In 2015, a few months after Zhima Credit debuted, Alibaba founder Jack Ma and 14 other executives traveled to the US with President Xi ­Jinping for his first state visit. Ma, along with leaders at Tencent and Baidu, also sits on the board of the Internet Society of China, a quasi-­governmental organization under the direction of the Party.

This strategic nexus is a delicate one, though. In recent months Chinese regulators have taken steps to exert more control over tech companies. Last August, the People’s Bank of China ordered mobile and online payment companies to connect to a central government clearinghouse, giving regulators access to transaction data. Two months later, The Wall Street Journal reported that Chinese internet regulators were considering taking a 1 percent stake in the major tech companies.

The dial showed that I had reached only a quarter of my potential. My score put me in the category of "Common Folk."

One possible scenario for a social credit partnership is that the central bank will oversee the development of a broader metric, like a FICO score, while letting companies like Ant Financial collect data to feed into that score. Whatever its eventual structure, the larger social credit system “will definitely be under the government’s control,” says You Xi, the reporter who wrote the book about Ant Financial. “The government doesn’t want this very important infrastructure of the people’s credit in one big company’s hands.”

Chinese people who have been branded untrustworthy are getting the first glimpse of what a unified system might mean. One day last May, Liu Hu, a 42-year-old journalist, opened a travel app to book a flight. But when he entered his name and national ID number, the app informed him that the transaction wouldn’t go through because he was on the Supreme People’s Court blacklist. This list—literally, the List of Dishonest People—is the same one that is integrated into Zhima Credit. In 2015 Liu had been sued for defamation by the subject of a story he’d written, and a court had ordered him to pay $1,350. He paid the fine, and even photographed the bank transfer slip and messaged the photo to the judge in the case. Perplexed as to why he was still on the list, he contacted the judge and learned that, while transferring his fine, he had entered the wrong account number. He hurried to transfer the money again, following up to make sure the court had received it. This time the judge did not reply.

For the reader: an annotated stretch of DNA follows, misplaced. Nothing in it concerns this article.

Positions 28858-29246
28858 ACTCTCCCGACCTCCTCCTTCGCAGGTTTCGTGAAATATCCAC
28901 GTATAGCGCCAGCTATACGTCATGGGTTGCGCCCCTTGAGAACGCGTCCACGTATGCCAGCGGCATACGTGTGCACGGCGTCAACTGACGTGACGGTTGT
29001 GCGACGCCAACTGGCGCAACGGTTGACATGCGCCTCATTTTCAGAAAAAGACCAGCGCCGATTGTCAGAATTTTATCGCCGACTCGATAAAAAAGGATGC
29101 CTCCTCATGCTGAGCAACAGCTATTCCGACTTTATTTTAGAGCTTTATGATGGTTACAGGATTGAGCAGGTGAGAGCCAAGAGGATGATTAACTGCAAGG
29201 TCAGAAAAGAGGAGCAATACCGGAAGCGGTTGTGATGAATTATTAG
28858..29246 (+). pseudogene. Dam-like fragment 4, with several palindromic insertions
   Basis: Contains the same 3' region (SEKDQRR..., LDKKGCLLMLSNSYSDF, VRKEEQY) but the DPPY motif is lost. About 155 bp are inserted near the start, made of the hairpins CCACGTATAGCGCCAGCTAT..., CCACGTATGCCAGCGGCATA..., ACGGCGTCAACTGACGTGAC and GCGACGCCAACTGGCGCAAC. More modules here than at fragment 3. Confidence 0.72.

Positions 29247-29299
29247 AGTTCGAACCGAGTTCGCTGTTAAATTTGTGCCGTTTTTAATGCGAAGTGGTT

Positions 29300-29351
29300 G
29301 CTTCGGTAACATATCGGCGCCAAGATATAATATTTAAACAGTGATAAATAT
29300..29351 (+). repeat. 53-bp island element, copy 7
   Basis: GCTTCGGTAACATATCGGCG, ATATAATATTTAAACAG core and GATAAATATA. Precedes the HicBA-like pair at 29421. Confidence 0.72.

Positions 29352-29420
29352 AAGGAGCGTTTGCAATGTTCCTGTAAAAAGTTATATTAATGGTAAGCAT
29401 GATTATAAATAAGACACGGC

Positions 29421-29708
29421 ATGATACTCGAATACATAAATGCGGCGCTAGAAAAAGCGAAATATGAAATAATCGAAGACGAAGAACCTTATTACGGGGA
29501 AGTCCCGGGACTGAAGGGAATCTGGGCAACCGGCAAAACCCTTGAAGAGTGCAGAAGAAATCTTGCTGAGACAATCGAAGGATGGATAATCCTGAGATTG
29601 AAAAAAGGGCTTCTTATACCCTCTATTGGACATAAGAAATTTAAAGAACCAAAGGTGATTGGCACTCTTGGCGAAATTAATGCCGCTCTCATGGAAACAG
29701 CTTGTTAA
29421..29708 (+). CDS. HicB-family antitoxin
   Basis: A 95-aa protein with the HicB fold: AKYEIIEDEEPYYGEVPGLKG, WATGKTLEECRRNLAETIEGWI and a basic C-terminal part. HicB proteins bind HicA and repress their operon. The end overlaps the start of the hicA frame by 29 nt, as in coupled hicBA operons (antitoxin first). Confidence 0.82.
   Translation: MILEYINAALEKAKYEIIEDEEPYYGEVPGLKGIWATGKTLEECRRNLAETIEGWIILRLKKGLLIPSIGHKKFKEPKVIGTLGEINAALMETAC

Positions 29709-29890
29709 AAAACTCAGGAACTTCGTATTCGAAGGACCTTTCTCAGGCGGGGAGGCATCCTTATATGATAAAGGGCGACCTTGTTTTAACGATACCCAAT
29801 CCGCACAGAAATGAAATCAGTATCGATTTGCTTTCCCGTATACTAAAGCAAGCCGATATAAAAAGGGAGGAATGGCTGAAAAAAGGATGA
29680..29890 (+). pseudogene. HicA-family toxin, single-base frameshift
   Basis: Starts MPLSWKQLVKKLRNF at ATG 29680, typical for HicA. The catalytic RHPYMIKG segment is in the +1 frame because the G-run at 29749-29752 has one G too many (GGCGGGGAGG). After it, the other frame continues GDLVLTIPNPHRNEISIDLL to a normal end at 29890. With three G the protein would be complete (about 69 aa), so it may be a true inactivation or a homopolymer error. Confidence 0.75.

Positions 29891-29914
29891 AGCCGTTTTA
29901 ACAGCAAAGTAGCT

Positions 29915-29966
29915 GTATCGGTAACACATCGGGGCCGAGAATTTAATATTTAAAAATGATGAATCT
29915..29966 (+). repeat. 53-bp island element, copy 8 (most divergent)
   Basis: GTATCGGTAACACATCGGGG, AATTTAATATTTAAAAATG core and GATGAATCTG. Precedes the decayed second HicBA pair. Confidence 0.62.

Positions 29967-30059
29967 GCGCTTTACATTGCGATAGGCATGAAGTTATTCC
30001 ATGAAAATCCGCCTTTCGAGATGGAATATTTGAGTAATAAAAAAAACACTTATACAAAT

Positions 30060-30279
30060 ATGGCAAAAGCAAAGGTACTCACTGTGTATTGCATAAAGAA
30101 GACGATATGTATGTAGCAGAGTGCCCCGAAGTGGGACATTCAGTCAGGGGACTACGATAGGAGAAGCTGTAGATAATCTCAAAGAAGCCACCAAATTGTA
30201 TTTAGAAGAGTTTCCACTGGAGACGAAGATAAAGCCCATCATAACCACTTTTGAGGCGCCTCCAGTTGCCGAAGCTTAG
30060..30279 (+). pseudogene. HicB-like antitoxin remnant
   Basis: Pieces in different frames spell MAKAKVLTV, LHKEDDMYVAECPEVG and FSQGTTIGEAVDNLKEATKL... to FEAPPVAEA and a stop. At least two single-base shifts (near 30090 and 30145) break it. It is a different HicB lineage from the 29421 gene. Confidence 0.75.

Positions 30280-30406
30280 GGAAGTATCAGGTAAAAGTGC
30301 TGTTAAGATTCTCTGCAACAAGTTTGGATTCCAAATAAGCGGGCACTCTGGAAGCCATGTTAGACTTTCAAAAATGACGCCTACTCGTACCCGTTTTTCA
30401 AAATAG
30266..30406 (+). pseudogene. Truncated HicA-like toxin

Although Liu hadn’t signed up for Zhima Credit, the blacklist caught up with him in other ways. He became, effectively, a second-class citizen. He was banned from most forms of travel; he could only book the lowest classes of seat on the slowest trains. He could not buy certain consumer goods or stay at luxury hotels, and he was ineligible for large bank loans. Worse still, the blacklist was public. Liu had already spent a year in jail once before on charges of “fabricating and spreading rumors” after reporting on the shady dealings of a vice-mayor of Chong­qing. The memory of imprisonment left him stoic about this new, more invisible punishment. At least he was still with his wife and daughter.

Still, Liu took to his blog to stir up sympathy and convince the judge to take him off the list. As of October he was still on it. “There is almost no oversight of the court executors” who maintain the blacklist, he told me. “There are many mistakes in implementation that go uncorrected.” If Liu had a Zhima Credit score, his troubles would have been compounded by other worries. The way Zhima Credit is designed, being blacklisted sends you on a rapid downward spiral. First your score drops. Then your friends hear you are on the blacklist and, fearful that their scores might be affected, quietly drop you as a contact. The algorithm notices, and your score plummets further.


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Source : https://www.wired.com/story/age-of-social-credit/